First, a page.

You must watch the entire US Congress' hearing on the search for alien life—it has so many awesome moments. It fills me with hope that at last some people in Washington are truly interested in the greatest discovery that Humanity would ever make.
Not only Dr. Mary Voytek (NASA's Senior Scientist for Astrobiology, Planetary Science Division), Dr. Sara Seager (Professor of Physics and Planetary Science at MIT), and Dr. Steven Dick (Baruch S. Blumberg Chair of Astrobiology, John W. Kluge Center, Library of Congress) made a wonderful case for exoplanet and astrobiology exploration, but the congressmen and congresswomen in the hearing actually also helped them making that case. They seemed genuinely impressed and excited. Shocking.
The best moment was seeing the witnesses testifying on the possibility of finding extraterrestrial life. For them, the possibility is not the question anymore. The question is when are we going to find it, not if. The best case scenario is in the next decade, probably using the Webb Space Telescope to be launched in 2018, although Dr. Seager was careful to point out that this is the best case scenario and that we shouldn't stop investing. All the contrary: we should put a 10-meter telescope up there so we can accelerate the survey of the firmament in the search for planets with signs of life.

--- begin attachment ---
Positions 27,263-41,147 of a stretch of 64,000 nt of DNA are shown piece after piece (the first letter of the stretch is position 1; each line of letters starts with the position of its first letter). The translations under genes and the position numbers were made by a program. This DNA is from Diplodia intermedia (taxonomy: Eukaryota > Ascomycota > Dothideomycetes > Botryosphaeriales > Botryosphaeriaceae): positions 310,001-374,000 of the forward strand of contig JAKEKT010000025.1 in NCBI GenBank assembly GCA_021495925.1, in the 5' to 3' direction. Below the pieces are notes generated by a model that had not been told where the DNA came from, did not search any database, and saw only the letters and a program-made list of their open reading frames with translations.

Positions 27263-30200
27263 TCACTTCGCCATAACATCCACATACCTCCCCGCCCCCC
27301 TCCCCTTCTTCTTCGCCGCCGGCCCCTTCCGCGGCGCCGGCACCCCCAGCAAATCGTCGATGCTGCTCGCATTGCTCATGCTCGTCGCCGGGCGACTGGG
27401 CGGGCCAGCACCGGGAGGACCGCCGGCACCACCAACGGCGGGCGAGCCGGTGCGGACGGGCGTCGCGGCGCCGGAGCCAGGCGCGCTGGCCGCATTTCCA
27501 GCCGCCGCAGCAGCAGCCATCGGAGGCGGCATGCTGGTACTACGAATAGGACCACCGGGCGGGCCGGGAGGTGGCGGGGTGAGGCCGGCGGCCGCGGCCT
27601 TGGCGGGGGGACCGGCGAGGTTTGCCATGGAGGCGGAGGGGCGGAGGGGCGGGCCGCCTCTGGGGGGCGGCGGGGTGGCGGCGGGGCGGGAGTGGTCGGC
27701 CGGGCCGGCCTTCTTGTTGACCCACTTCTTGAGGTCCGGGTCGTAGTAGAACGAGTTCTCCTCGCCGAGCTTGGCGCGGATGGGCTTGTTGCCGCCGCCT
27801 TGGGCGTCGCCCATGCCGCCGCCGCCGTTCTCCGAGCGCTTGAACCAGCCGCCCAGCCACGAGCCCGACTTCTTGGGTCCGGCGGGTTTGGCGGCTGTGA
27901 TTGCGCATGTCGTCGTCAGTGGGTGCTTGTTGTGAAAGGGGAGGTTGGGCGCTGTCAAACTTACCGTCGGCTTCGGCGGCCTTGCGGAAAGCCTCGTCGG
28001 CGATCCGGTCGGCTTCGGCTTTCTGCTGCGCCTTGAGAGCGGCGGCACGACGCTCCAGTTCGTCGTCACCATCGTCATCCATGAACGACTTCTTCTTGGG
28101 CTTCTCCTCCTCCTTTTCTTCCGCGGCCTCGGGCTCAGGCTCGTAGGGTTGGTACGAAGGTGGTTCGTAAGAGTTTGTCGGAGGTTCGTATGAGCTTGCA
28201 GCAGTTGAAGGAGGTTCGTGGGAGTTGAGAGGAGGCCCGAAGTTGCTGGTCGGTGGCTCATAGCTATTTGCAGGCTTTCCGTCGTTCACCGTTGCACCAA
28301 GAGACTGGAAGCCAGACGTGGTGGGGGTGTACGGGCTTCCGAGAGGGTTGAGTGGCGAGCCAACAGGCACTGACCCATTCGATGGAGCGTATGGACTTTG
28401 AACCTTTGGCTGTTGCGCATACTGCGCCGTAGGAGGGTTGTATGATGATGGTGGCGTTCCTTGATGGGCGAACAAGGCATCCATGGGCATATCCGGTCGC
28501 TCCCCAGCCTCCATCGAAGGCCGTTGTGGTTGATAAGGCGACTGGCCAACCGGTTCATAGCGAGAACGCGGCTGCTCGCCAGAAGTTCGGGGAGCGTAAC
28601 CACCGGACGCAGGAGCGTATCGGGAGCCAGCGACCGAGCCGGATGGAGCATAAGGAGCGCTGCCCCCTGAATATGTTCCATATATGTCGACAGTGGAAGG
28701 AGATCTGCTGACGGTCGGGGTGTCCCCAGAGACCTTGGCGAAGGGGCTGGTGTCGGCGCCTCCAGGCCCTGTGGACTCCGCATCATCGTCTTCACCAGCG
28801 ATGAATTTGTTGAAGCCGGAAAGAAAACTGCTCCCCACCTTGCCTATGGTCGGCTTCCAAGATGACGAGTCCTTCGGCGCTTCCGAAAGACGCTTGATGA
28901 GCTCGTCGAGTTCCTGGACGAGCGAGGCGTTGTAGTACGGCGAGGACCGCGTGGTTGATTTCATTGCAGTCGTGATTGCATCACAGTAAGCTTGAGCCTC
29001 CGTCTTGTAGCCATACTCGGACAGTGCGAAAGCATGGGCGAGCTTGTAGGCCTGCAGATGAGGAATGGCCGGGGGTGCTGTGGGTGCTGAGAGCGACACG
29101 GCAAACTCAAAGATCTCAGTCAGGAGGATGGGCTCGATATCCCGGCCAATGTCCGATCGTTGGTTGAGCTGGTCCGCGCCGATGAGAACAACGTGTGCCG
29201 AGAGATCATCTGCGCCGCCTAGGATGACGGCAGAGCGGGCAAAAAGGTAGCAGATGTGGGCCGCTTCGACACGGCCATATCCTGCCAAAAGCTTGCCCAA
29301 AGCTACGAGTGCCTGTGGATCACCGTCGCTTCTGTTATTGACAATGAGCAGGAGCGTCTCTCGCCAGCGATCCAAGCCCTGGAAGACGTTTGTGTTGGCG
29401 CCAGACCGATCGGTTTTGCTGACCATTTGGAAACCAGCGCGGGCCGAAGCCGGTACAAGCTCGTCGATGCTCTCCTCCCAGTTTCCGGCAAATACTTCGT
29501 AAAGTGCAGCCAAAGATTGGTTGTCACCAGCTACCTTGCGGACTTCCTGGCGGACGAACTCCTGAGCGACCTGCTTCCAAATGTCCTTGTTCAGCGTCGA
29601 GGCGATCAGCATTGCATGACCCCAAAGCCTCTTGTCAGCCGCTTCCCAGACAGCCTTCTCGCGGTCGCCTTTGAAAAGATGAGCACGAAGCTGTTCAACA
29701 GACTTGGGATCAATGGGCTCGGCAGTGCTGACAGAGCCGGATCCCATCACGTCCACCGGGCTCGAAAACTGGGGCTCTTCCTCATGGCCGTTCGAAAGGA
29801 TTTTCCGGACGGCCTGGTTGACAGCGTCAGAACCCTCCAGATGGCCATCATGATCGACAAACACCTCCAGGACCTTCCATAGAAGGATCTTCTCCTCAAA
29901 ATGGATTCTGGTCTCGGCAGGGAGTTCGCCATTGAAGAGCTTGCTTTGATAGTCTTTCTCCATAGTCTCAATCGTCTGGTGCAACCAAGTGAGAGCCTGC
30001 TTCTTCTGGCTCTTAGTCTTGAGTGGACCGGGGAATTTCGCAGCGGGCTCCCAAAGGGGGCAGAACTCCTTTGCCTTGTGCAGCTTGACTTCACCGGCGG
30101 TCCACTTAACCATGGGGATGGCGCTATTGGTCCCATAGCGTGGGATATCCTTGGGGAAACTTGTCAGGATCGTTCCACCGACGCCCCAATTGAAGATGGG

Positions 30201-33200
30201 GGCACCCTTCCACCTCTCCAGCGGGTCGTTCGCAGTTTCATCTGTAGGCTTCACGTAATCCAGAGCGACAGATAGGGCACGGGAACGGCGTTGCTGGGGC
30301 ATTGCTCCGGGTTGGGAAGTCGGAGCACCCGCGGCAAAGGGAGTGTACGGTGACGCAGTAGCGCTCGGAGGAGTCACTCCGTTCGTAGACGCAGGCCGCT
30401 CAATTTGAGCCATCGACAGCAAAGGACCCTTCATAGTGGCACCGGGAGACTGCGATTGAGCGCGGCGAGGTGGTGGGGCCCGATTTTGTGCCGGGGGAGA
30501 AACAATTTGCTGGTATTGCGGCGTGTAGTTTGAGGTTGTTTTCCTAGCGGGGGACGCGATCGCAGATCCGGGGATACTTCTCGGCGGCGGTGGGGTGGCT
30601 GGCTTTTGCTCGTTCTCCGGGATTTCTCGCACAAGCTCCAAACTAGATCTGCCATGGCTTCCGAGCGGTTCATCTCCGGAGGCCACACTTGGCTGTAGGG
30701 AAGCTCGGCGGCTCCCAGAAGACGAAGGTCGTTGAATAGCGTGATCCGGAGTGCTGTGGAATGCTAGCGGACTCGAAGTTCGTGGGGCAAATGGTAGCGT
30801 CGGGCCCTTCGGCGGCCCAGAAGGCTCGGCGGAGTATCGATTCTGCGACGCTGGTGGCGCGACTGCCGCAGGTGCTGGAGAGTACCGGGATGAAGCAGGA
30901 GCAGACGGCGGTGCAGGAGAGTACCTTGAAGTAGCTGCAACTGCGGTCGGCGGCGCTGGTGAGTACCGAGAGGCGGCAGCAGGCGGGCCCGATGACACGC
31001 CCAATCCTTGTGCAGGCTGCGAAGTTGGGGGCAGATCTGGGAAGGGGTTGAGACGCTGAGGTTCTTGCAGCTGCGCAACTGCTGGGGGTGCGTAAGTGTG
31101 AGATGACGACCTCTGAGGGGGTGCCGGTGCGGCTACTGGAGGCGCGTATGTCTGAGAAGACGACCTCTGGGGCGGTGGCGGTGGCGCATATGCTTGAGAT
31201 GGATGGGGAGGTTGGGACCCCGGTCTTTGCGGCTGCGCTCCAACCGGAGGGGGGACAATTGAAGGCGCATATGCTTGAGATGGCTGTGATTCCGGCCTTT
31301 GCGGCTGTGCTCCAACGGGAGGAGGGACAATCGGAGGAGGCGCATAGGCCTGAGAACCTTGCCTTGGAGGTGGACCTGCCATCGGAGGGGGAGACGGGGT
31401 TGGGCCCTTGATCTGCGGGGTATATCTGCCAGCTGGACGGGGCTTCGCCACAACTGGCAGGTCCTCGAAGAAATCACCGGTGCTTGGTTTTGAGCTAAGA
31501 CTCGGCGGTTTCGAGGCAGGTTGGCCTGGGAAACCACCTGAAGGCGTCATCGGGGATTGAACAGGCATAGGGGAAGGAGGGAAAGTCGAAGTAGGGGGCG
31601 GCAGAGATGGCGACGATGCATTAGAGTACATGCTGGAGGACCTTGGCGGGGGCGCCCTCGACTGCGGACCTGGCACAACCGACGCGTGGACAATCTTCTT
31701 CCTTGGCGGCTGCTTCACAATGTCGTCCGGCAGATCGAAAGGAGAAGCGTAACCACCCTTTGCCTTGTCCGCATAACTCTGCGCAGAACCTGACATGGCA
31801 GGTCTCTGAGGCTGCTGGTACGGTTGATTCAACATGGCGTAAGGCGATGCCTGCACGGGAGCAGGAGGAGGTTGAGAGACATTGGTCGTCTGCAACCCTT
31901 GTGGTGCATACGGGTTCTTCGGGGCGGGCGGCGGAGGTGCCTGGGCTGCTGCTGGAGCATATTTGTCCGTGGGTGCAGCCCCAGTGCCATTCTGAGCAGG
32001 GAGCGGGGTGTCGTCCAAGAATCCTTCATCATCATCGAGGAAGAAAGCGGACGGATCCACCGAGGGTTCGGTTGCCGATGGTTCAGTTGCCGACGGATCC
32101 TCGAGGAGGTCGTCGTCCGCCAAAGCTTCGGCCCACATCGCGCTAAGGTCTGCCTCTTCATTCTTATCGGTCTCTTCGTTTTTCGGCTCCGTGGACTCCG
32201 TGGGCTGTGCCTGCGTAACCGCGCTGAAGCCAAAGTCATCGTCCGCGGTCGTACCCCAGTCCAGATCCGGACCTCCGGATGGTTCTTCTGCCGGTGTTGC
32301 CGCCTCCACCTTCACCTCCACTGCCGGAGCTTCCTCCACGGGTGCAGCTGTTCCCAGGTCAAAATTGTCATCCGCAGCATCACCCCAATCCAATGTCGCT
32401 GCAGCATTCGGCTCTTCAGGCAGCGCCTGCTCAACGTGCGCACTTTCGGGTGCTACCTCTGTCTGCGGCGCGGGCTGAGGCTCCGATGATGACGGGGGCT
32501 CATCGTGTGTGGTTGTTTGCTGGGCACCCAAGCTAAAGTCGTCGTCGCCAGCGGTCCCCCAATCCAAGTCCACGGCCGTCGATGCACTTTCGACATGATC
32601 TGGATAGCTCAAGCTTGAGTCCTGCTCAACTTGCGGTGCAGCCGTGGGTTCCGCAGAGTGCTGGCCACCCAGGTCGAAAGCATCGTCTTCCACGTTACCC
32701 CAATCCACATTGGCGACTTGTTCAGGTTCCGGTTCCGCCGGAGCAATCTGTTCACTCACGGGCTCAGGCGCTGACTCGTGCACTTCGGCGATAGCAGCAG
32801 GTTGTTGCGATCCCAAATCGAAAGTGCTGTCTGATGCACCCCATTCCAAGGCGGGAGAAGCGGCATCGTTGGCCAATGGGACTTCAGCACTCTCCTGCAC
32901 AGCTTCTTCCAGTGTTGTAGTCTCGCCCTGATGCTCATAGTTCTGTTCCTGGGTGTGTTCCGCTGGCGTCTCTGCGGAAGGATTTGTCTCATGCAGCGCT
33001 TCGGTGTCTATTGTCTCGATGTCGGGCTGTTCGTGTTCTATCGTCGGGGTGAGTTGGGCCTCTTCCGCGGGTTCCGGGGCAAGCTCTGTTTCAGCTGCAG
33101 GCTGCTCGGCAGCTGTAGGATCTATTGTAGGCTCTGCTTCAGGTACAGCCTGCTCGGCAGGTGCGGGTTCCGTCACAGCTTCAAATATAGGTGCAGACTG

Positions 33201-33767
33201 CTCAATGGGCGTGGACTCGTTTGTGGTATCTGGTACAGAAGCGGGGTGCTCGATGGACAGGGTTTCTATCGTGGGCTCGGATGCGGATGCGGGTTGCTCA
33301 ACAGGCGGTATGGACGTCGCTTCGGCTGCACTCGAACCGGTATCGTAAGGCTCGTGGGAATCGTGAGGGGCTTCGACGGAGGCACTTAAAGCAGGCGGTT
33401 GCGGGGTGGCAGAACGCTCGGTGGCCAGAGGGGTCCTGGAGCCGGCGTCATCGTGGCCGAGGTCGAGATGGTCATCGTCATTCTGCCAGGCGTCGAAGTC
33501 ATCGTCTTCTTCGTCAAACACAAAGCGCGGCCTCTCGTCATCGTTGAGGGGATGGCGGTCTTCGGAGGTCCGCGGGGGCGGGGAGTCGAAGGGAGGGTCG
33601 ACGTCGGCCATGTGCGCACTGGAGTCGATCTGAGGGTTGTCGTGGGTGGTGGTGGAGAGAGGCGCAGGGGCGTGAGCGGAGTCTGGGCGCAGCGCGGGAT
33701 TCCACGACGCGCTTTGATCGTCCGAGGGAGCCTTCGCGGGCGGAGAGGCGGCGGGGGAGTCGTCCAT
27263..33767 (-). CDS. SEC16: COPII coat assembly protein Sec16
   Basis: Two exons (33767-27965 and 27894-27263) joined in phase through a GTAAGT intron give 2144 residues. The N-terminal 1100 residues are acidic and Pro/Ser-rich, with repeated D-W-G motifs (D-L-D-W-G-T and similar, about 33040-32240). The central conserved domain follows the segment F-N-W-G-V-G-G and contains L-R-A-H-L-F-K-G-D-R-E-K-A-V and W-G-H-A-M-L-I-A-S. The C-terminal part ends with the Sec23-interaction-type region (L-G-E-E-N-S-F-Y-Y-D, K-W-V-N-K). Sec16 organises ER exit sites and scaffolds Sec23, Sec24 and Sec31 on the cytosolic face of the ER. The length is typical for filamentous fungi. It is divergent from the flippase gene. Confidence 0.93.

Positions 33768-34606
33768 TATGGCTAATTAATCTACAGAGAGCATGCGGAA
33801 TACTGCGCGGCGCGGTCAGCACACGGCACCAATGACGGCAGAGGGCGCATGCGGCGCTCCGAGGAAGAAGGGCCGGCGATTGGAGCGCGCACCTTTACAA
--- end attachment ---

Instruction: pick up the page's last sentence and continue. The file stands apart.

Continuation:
Dr. Seager also said that "one hundred or a thousand years from now people will look at us collectively as those people who found Earth-like worlds. This will be our greatest legacy."
Dr. Dick nailed it too, asking for the need to renew the search for radio signals—like the SETI program—and other artificial signs of life: "No bio signature will be more important than a radio signal from another civilization in one of those exoplanets, especially if they have something to say." There shouldn't be a divorce between the search for microbial life, he said, and the search for advanced civilizations.